Wannstedt did say he wouldn't expect Gordon to be ready to play in Sunday's season opener against Tennessee, but he did say it might not take Gordon that long to learn the Dolphins offense because it is similar to that run by the Rams.
Gordon, drafted in the third round by the Rams in 2002, became expendable after St. Louis drafted running back Steven Jackson in the first round this year.
Gordon is a back with good size and tremendous speed, but he was considered a very raw talent coming out of Division II North Dakota State.
His potential alone makes it likely he will get the bulk of the carries for the Dolphins before too long.
The trade, in essence, means the Dolphins got Gordon and wide receiver Marty Booker in return for defensive end Adewale Ogunleye, and it's difficult to argue with that kind of value.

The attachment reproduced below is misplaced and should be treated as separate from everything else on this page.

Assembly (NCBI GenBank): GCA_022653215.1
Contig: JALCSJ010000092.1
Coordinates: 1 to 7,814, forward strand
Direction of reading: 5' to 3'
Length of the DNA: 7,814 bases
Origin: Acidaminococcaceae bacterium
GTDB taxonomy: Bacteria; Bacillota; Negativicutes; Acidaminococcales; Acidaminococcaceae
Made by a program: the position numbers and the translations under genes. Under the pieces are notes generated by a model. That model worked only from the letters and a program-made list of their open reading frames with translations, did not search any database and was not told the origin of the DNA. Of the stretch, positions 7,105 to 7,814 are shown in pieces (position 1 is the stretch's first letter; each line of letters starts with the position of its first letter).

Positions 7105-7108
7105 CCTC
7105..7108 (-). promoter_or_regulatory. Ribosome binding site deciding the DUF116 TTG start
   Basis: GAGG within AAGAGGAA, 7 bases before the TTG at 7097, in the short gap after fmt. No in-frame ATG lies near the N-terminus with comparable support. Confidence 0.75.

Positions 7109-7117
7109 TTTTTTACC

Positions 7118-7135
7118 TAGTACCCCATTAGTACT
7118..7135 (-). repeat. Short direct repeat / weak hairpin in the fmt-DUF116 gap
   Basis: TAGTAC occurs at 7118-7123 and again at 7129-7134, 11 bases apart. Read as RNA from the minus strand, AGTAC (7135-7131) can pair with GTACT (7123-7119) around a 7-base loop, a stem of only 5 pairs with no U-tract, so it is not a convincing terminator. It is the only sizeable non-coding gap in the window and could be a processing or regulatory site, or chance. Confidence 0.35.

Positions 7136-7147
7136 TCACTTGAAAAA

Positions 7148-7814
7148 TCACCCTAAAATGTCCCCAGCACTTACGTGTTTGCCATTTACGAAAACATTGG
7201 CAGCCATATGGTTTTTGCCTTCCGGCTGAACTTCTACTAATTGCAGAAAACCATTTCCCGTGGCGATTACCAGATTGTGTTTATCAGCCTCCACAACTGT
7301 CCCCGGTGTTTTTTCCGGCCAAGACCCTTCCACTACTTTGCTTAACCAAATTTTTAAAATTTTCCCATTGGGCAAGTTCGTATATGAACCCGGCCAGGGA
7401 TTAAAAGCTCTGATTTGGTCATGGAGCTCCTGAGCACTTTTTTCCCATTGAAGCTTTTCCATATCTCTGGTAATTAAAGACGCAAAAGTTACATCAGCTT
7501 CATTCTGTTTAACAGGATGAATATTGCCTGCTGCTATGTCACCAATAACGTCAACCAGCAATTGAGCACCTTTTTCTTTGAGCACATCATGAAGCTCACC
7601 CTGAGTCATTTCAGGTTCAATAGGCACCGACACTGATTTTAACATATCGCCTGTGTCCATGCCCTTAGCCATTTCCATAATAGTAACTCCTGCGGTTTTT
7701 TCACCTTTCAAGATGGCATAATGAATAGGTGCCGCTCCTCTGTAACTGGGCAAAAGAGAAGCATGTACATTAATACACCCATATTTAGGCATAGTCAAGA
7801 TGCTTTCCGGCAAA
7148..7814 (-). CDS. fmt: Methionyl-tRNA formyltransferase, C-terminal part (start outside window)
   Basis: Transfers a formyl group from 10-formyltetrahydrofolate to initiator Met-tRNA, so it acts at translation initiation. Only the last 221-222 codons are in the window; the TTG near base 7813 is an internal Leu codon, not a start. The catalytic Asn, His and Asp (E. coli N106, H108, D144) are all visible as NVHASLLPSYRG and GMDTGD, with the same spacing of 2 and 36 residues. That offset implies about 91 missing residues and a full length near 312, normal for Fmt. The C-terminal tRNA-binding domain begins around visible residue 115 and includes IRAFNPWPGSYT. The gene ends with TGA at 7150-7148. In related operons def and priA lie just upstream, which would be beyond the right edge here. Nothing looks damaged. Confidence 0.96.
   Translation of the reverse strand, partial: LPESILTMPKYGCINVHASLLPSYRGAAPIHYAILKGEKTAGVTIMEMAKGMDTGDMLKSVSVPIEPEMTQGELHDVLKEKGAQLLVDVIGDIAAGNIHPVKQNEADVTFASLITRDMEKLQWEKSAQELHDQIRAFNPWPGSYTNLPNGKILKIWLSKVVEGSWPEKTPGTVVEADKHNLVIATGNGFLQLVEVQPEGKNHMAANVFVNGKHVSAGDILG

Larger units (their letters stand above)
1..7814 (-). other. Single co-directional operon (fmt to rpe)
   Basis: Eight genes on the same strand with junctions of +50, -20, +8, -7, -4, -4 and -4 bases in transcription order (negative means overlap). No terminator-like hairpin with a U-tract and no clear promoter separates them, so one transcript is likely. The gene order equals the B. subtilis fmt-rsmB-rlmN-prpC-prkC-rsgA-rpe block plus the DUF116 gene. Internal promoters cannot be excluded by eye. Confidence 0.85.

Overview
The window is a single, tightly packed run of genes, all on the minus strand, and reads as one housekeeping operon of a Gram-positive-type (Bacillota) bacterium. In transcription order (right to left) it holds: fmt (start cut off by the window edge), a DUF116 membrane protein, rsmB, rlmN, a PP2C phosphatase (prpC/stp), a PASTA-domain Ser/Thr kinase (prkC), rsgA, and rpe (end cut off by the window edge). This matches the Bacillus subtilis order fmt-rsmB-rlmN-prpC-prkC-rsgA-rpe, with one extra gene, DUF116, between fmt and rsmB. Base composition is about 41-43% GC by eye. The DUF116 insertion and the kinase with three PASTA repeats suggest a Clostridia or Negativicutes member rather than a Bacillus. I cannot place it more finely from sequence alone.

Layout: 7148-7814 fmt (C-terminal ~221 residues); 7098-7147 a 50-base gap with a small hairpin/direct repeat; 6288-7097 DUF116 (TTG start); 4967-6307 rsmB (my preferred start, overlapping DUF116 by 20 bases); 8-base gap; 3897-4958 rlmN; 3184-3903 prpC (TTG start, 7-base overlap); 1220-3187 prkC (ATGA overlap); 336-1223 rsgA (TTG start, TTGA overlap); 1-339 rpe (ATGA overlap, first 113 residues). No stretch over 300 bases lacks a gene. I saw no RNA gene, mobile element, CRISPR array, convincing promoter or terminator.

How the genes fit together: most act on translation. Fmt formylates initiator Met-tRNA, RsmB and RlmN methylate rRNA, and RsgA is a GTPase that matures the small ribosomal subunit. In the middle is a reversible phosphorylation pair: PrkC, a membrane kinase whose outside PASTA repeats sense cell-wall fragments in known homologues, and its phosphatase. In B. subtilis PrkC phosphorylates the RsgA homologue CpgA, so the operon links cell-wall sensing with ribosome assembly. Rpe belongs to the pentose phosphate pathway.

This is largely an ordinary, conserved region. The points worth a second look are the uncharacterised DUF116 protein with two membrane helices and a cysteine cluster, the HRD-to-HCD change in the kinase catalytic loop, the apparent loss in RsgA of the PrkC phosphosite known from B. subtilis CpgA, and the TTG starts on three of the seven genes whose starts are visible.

Gordon's arrival comes at a time when there are a few question marks in the backfield.
First, there's fullback Rob Konrad, who already has been ruled out of Sunday's opener after undergoing thigh surgery on Tuesday.
Wannstedt said rookie free agent Doug Easlick was working with the first-team offense, but it's more likely you'll see the Dolphins use a one-back set or move Sammy Morris back to fullback this weekend.
Because of Morris' versatility and what he showed in the preseason, he still should be a contributor on offense despite the arrival of Gordon. But it's questionable whether the same will hold true for Travis Minor, who really struggled in the preseason after being given first shot at the starting job.
Wannstedt has said Minor would start against Tennessee, but also quickly added that he could see a scenario where Morris got 20 carries and Minor got 10.
So don't be surprised if Minor becomes a forgotten man on offense or is used almost exclusively as a third-down back.